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Posted on Thursday, 04 June 2015 15:54

Monica Juma, the brain behind Kenya's Kenyatta

By Parselelo Kantai in Nairobi

Monica Juma. Photo©Diana Ngila/Nation Media GroupSince rallying support against Kenyatta's ICC case, Juma is now the highest-ranking woman in the Kenyan government. Her next challenge is to deal with a troublesome bureaucracy

A highly regarded official in African diplomatic circles, Monica Juma has a reputation as a behind- the-scenes player, comfortable out of the spotlight.

At the AU, they began to rely on her on a whole range of issues on peace and security beyond ICC

Two years after being appointed principal secretary in the defence ministry, Juma was named principal secretary to the cabinet.

Not only does this make her the highest-ranking woman in President Uhuru Kenyatta's government, it is also a recognition of the pivotal role she has increasingly been playing.

For years, she was stationed in Addis Ababa as Kenya's ambassador to ethiopia and djibouti as well as its permanent representative at the African Union (AU).

Juma's strategy played a critical role in her government's efforts to extricate its people from their cases at the International Criminal Court (ICC) as Kenya embarked on a long season of shuttle diplomacy on behalf of six people, including Kenyatta and the deputy president, William Ruto, who were indicted for involvement in post-election violence in 2007 and 2008.

The Kenyatta government was not successful in organising a continental walk-out from the ICC. however, in making Kenyatta's case a cause célèbre at the AU, Juma proved herself an indispensable force for the beleaguered political establishment.

As an academic who did her doctorate in politics at the University of Oxford, her most notable work was on refugees and the internally displaced.

Familiar with the pioneering work of Barbara Harrell-Bond, founder of the refugee Studies Centre at Oxford, Juma returned to Kenya and to Moi University in Eldoret to set up a similar project there.

Later, she worked as a research fellow at the international Peace institute in New york and then moved to the Africa institute of South Africa in Pretoria.

And while many of her colleagues in academic and policy circles question her politics, few of them question her intellectual integrity.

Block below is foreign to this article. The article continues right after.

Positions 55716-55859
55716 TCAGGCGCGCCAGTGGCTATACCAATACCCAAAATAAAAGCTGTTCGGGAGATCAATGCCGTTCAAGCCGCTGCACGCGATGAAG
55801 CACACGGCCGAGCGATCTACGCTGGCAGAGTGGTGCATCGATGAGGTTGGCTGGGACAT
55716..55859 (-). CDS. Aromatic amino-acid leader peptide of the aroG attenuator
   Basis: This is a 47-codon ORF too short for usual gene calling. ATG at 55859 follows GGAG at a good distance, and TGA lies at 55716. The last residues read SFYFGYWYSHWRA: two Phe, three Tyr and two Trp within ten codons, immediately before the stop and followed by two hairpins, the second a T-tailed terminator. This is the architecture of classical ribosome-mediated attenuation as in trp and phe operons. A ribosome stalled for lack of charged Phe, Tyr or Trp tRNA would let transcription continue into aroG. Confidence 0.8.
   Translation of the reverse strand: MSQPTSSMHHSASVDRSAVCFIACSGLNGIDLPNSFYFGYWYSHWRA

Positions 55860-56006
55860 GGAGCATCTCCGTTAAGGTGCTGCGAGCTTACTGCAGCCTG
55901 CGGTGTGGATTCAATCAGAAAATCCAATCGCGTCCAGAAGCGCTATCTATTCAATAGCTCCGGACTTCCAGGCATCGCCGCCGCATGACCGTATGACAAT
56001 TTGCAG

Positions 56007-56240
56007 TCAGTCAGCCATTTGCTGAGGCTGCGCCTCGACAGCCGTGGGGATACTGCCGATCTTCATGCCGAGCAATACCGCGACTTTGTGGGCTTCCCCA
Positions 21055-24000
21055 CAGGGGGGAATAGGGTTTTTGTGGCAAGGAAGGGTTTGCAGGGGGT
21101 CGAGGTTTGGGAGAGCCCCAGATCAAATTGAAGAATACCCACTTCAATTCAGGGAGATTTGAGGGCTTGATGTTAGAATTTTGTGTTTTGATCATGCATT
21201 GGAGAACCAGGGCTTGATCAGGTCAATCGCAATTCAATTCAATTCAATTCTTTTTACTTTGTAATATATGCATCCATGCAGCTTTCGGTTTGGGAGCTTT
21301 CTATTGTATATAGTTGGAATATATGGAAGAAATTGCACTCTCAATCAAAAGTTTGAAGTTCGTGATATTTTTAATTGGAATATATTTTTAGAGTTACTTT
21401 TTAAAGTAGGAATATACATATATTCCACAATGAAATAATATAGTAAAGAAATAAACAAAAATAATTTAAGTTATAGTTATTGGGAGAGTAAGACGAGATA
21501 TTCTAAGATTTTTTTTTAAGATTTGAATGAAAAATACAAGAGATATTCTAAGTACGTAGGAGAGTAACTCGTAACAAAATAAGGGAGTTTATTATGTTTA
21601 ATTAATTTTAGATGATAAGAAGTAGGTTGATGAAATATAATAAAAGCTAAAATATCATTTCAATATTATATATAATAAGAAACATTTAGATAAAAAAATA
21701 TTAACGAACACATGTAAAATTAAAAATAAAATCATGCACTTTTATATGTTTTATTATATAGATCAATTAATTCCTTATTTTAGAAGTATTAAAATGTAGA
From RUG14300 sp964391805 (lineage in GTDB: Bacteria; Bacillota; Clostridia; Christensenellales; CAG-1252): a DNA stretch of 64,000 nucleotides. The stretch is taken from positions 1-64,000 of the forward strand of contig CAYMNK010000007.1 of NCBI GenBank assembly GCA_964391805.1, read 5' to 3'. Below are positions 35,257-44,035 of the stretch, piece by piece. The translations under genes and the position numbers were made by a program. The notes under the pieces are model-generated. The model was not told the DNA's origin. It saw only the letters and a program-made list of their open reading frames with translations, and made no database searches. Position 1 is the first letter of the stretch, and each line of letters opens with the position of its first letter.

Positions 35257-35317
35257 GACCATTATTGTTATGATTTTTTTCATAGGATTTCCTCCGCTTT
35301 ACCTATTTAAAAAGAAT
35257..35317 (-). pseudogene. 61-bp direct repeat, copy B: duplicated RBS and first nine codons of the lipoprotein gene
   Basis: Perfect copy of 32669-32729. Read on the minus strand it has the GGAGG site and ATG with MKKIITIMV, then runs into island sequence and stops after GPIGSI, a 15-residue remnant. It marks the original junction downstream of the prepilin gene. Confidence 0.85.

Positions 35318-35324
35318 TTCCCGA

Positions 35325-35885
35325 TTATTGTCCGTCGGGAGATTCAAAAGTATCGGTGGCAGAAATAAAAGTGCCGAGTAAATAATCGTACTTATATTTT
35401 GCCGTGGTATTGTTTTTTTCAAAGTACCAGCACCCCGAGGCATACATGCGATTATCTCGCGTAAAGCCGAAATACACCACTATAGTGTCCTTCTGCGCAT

In the 'ICC Age' in Kenya, as both ethnic politics and financial inducements have stained the reputations of many formerly respected professionals, Juma has retained the respect of many of her erstwhile colleagues.

"Monica is equipped to do serious policy thinking. At the AU she was the star in the Kenyan shuttle diplomacy game. Much of the credit goes to her. She has a way of doing it from behind the scenes.

"At the AU, they began to rely on her on a whole range of issues on peace and security beyond ICC," says a Kenyan academic who has known Juma for a long time.

Her recent elevation may be regarded as little more than a reward for a relatively inexperienced bureaucrat for her earlier role at the AU.

Apart from the two years she has done in the Jubilee government, she briefly worked in the civil service in the early 1990s.

Indeed, her more recent roles in security will not be remembered for any more than the string of blunders committed by the government.

What is significant about her appointment, however, is that by promoting Juma, Kenyatta appears keen on removing members of the bureaucracy he had inherited from his predecessor.

Many stalwarts of the past few administrations are either being forced out or are retiring. Notable among them is Francis Kimemia, who Juma replaced as secretary to the cabinet.

Kimemia was a key member of former President Mwai Kibaki's securocracy, and his influence had extended into the current administration.

But the rise of a coterie of younger bureaucrats and diplomats, whose influence on State House has grown substantially since the termination of Kenyatta's case at the ICC in December 2014, is not without its pitfalls.

Kenyatta's reliance on technocrats and professionals, mostly from academia and the private sector, has come at the cost of effectiveness.

Whether because of their relative inexperience or expected teething pains, Kenyatta appears to be increasingly frustrated by his government's failure to deliver and has been deeply stung by public criticism.

This, it is said, is the underlying reason behind what appears to be a state of perennial reshuffles in his government.

Juma's value to Kenyatta's emerging system has evolved since the anti-ICC campaigns in Addis.

Then, her reputation in African diplomatic circles as well as her network of contacts gave the Kenyan government's lobbying added gravitas.

Inside the civil service, her real test will be to keep a clear head in the rough and tumble of an entrenched civil service system that has over the years seen many brilliant professionals sink in its bureaucratic quicksands. ●



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